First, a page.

An Introduction to Flipped Learning
One of the most exciting advancements in the modern classroom is flipped learning. It hinges on the idea that students learn more effectively by using class time for small group activities and individual attention. Teachers then assign students lecture materials and presentations to be viewed at home or outside of the classroom day, prioritizing active learning.
According to Kari M. Arfstrom, co-founder of the Flipped Learning Network, flipped learning is all about creating opportunities for active engagement. It’s “a pedagogical approach in which direct instruction moves from the group learning space to the individual learning space, and the resulting group space is transformed into a dynamic, interactive learning environment where the educator guides students as they apply concepts and engage creatively in the subject matter,” she explains.
The flipped learning approach is gaining traction every year. According to a 2014 survey from the Flipped Learning Network, 78 percent of teachers said they had flipped a lesson, and 96 percent of those who tried it said they would recommend it to other educators. This indicates that flipped learning inspires teachers to update traditional methods and bring new technology into their classrooms through the use of video, screencasts, and more.
But what exactly does this mean for classroom teachers? First, they are able to spend more time with struggling students while allowing more advanced learners the freedom to work ahead. It’s large-scale differentiated instruction, built into the curriculum at every opportunity.
Flipping in Practice
Teachers explain a concept to students either on video or through presentation software with voiceover. Students can watch the content before class and prepare for the day’s activities. This “gives them freedom over how, when and where they learn — and it lets them engage with the video content in the way that suits them best,” according to the Flipped Institute, an online resource that aids teachers in moving from traditional classroom lecture to the flipped model.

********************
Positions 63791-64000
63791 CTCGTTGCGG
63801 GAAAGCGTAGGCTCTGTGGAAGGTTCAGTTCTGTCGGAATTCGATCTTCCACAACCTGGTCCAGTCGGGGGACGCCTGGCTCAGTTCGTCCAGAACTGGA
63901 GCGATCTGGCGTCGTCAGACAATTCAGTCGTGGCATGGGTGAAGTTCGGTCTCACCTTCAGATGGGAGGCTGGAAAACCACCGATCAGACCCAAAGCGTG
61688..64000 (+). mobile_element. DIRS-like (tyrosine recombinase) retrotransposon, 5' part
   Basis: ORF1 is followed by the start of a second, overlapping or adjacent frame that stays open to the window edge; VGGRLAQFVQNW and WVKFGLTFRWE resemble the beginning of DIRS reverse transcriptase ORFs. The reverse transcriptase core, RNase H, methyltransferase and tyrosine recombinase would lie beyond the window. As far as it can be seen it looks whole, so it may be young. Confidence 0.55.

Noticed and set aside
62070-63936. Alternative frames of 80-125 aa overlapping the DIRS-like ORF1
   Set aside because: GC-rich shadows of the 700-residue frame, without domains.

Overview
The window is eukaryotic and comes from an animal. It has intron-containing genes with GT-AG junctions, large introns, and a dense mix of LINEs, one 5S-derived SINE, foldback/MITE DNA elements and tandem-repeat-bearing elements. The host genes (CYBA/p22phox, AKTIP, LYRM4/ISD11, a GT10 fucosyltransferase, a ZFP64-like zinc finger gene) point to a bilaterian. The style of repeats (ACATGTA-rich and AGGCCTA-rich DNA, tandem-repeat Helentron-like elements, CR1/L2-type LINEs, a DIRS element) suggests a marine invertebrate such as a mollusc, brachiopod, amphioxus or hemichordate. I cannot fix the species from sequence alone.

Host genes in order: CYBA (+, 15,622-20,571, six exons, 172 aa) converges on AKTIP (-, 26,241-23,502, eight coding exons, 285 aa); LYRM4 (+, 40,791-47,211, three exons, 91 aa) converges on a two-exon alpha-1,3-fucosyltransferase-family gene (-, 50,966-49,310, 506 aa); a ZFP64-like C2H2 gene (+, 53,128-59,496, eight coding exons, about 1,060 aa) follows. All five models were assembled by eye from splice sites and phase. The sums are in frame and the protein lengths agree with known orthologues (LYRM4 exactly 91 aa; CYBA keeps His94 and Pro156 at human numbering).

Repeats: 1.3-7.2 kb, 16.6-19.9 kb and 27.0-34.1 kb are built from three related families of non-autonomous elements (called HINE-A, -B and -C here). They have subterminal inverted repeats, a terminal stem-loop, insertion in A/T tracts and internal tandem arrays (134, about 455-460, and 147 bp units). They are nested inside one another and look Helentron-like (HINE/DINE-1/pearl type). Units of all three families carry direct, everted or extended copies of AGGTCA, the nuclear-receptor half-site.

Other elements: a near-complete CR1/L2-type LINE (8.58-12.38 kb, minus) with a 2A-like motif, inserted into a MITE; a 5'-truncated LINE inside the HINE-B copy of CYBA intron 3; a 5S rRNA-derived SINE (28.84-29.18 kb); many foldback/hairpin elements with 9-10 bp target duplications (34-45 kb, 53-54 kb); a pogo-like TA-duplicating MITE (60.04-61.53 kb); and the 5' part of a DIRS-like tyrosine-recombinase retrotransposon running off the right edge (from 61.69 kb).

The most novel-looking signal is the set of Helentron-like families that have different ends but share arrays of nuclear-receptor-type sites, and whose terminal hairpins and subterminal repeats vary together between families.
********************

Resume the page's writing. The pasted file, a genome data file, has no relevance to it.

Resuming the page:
Because the students are already familiar with the material when class begins, they can spend their time collaborating with their teacher and other students to solidify their understanding, either individually or in small groups. “Less ‘sit and listen’ equals more ‘do and learn’ — and the flipped model is making class time more enjoyable, productive and engaging for students and teachers,” the Flipped Institute continues.
How Is It Applied?
Technology allows teachers to make the most of classroom time and foster student-driven learning. Currently, high schools and institutions of higher education are leading the charge in adopting the flipped learning model. For more than a decade, the National Center for Academic Transformation has helped colleges try out flipped learning methods “across math, science, English, and many other disciplines,” according to industry journal Education Next.
According to an online survey by the Flipped Learning Network and Sophia Learning, the flipped learning method is most frequently used in science and math classrooms because of the close relationship between STEM subjects. In fact, 33 percent of teachers surveyed taught math and 38 percent taught science. There was, in addition, a significant increase in language arts teachers who were flipping classrooms: an increase of 11 percent from 2012 to 2014.